Unless you are a professional or low handicap amateur, greenside bunkers are probably not your favorite shot to hit on the golf course. Am I right? Is that because they are so difficult though or because they are just misunderstood? In my opinion, it is the latter. There is just too much confusing information out there when it comes to how to set up to and execute a greenside bunker shot.
Know Your Equipment
One of the most misunderstood parts of greenside bunker play execution is the role of the clubface and head. Ever wonder why they call it a sand wedge? Because it’s designed to help you get the ball out of the sand more efficiently than your other clubs. While this is true, it may not be true 100% of the time. It depends on the conditions you are dealing with.
Here’s the low down. Sand wedges are designed with bounce. Bounce is the back edge of the club, not the leading edge. It’s called bounce because it helps the clubhead bounce through the sand and tough lies as opposed to digging and getting stuck. To see the bounce, hold your club by the head end and turn it around so the heel end is in front of your face. You should notice on most sand wedges that the leading edge of the club sits lower than the back edge of the club. The more bounce the club has the more the back edge will sit higher. Think of the leading edge as the “digger”, and the back edge or bounce as the “skidder”. The more you set the clubface open, the more you will utilize the bounce on your sand wedge and skip or bounce through the sand.
Know Your Conditions
The condition of the sand will tell you how much bounce you need. For soft fluffy (beach sand) you will need more bounce. This sand is thick and heavy and if you hit down with the leading edge of your club you will most likely get caught and not be able to swing through it. This, of course, will result in shots that fly shorter and sometimes don’t get out of the bunker. Therefore, you want to open the face more at address to utilize more bounce – the skidder edge of the club. For sand that is hard or wet and rocky (like brown river sand), you don’t want a lot of bounce. If the bounce edge hits the hard sand your club will bounce up and you will most likely skull the shot. To avoid this set the clubface more square. This way the leading edge, the digger, will cut down into the sand just a bit and help you push the ball back out.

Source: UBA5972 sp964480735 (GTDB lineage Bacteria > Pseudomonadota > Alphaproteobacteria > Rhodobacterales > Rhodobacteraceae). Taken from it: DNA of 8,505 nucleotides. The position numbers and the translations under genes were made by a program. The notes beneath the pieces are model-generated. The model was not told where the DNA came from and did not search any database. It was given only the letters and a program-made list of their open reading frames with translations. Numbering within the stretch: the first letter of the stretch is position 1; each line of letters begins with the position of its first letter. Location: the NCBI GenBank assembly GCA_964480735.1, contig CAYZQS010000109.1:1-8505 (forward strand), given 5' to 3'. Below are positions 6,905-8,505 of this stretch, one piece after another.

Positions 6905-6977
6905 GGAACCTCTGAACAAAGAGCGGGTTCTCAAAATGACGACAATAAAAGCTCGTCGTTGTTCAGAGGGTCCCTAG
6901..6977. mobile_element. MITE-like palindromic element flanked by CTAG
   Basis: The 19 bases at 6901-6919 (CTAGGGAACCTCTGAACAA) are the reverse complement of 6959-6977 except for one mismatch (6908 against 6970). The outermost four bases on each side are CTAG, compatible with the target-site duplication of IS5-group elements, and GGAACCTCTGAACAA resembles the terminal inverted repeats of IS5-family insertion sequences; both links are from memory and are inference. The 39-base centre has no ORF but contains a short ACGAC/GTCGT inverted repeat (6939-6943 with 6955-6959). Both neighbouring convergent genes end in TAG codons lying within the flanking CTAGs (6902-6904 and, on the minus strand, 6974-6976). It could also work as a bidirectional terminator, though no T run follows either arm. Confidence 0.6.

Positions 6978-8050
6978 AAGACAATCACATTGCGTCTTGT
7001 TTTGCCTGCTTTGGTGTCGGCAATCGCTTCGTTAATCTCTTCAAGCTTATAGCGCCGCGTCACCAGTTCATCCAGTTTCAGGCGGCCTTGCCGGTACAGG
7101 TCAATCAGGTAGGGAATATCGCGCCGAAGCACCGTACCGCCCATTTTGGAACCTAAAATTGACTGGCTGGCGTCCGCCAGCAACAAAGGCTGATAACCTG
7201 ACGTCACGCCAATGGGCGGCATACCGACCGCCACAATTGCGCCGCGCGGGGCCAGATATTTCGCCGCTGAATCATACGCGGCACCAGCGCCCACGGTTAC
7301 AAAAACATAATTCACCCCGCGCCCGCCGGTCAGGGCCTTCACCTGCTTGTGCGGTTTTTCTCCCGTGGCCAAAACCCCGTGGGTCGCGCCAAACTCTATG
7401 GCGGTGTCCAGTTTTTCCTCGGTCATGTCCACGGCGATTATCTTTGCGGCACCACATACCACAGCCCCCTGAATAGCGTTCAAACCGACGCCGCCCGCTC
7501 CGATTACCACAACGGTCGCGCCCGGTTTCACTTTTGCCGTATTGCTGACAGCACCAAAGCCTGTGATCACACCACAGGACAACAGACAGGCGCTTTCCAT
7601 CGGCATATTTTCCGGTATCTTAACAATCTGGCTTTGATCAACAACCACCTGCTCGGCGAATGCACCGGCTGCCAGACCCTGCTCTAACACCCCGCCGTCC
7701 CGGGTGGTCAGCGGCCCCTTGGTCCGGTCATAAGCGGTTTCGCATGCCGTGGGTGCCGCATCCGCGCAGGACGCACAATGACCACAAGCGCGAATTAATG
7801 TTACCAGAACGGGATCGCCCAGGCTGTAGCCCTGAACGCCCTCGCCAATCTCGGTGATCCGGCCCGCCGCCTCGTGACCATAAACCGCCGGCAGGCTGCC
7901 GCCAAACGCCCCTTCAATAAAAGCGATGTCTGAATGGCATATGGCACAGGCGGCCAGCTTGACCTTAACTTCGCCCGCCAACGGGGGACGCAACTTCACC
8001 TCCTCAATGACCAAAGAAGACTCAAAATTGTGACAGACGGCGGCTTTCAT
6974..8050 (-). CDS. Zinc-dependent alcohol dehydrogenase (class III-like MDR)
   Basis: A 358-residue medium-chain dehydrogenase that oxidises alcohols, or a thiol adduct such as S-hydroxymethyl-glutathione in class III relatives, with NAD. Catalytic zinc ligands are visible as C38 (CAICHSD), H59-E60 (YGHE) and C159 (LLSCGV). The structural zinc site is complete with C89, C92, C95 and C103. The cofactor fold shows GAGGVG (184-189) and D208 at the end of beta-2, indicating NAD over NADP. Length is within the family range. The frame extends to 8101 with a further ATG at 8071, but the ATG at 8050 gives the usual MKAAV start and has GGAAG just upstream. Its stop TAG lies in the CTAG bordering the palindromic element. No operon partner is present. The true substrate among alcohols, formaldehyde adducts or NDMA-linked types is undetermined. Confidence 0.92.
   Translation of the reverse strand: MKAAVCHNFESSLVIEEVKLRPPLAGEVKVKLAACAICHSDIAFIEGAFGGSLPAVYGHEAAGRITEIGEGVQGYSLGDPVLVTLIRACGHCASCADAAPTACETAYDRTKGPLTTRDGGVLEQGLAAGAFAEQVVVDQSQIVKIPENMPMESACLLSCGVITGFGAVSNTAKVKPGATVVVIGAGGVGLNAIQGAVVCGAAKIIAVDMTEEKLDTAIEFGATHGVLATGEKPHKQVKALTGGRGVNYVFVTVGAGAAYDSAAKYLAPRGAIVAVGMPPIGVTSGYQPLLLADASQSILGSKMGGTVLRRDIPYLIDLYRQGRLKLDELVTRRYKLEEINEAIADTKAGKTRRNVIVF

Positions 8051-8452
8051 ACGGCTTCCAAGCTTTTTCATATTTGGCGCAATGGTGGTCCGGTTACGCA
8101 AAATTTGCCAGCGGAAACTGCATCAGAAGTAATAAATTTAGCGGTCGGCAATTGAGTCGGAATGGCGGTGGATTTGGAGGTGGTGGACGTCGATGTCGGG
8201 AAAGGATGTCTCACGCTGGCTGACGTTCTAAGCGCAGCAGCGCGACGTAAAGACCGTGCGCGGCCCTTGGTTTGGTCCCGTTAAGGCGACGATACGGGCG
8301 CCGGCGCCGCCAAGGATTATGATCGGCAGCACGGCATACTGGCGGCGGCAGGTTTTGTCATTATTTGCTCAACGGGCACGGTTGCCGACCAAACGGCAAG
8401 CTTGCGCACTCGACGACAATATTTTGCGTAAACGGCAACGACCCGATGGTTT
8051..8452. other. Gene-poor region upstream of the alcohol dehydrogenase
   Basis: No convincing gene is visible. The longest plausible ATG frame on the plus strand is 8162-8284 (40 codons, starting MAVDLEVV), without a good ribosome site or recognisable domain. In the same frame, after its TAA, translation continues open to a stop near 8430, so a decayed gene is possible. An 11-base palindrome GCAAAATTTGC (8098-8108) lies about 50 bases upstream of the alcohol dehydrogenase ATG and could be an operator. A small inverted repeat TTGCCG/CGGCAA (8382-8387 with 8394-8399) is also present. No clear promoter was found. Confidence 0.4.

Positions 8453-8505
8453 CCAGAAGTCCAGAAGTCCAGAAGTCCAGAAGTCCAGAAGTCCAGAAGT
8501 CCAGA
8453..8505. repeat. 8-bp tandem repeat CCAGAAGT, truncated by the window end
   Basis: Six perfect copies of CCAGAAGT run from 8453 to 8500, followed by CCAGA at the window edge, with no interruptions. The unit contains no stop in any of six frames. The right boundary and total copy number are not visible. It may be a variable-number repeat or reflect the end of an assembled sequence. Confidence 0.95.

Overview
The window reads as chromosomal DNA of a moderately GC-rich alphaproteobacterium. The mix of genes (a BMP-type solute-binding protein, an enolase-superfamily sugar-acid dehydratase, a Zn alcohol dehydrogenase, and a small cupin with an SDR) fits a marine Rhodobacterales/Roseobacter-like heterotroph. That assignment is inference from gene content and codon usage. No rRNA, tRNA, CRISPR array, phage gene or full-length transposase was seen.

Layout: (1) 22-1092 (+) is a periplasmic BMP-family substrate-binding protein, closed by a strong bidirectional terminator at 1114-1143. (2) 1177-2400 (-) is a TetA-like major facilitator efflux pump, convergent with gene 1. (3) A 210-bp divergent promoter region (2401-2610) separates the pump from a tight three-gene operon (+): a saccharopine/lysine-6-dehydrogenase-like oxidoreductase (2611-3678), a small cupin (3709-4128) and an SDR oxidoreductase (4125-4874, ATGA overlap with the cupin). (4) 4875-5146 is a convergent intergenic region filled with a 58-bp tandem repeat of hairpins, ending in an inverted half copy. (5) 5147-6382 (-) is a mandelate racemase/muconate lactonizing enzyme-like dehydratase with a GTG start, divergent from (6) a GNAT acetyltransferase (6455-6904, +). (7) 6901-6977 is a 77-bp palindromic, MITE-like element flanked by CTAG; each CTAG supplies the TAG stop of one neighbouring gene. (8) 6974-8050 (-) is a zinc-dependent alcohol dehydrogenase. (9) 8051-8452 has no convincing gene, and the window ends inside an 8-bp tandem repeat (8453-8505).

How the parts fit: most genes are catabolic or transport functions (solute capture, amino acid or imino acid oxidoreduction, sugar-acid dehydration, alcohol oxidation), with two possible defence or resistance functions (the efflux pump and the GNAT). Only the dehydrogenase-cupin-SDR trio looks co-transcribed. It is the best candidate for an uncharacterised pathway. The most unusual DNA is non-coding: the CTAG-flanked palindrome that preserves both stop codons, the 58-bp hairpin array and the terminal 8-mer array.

Choose Your Weapon
You have just learned for softer, thicker sand that you want to use a lot of bounce. Most sand wedges are going to have around 10-14 degrees of bounce. You also learned that for wet or hard sand you want less bounce. If your wedge has 12 degrees of bounce or more, you may be better off using your lob wedge, gap wedge or pitching wedge. These wedges are typically going to have a much lower bounce (8 degrees or less) and will help you to dig that ball out of the wet sand and prevent skulling it over the green.
You’ve probably been taught that when you open your face in the bunker that you need to offset that by aiming your body more to the left (for right-handed players). This is probably one of biggest misconceptions in golf instruction. Keep in mind that your club never comes in contact with the ball. You hit the sand, the sand pushes the ball out of the bunker. The ball will fly in the direction of the sand or your swing path. Avoid all that monkeying around with your set up and stand square. You are more likely to find the sweet spot a lot more consistently that way.
The most difficult part of opening the face in a bunker is visual. Once you get over the funkiness of looking down at an open clubface and learn to trust it, you will be utilizing bounce as you should and cutting through that sand with ease.
Step 1: Get over your fear of looking down at an open face.
Step 2: Survey your lie and sand texture (without touching it of course).
Step 3: Choose your weapon.
Step 4: Decide how much if at all you should open the face.
Step 5: Smile and swing with confidence because now you know what the heck you are doing!
Maria Palozola is a Top 50 Teacher with the LPGA and has been instructing for over 20 years. She was the LPGA Midwest Section Teacher of the Year in 2013, and Golf Digest ranks her as a Top 5 Teacher in the State.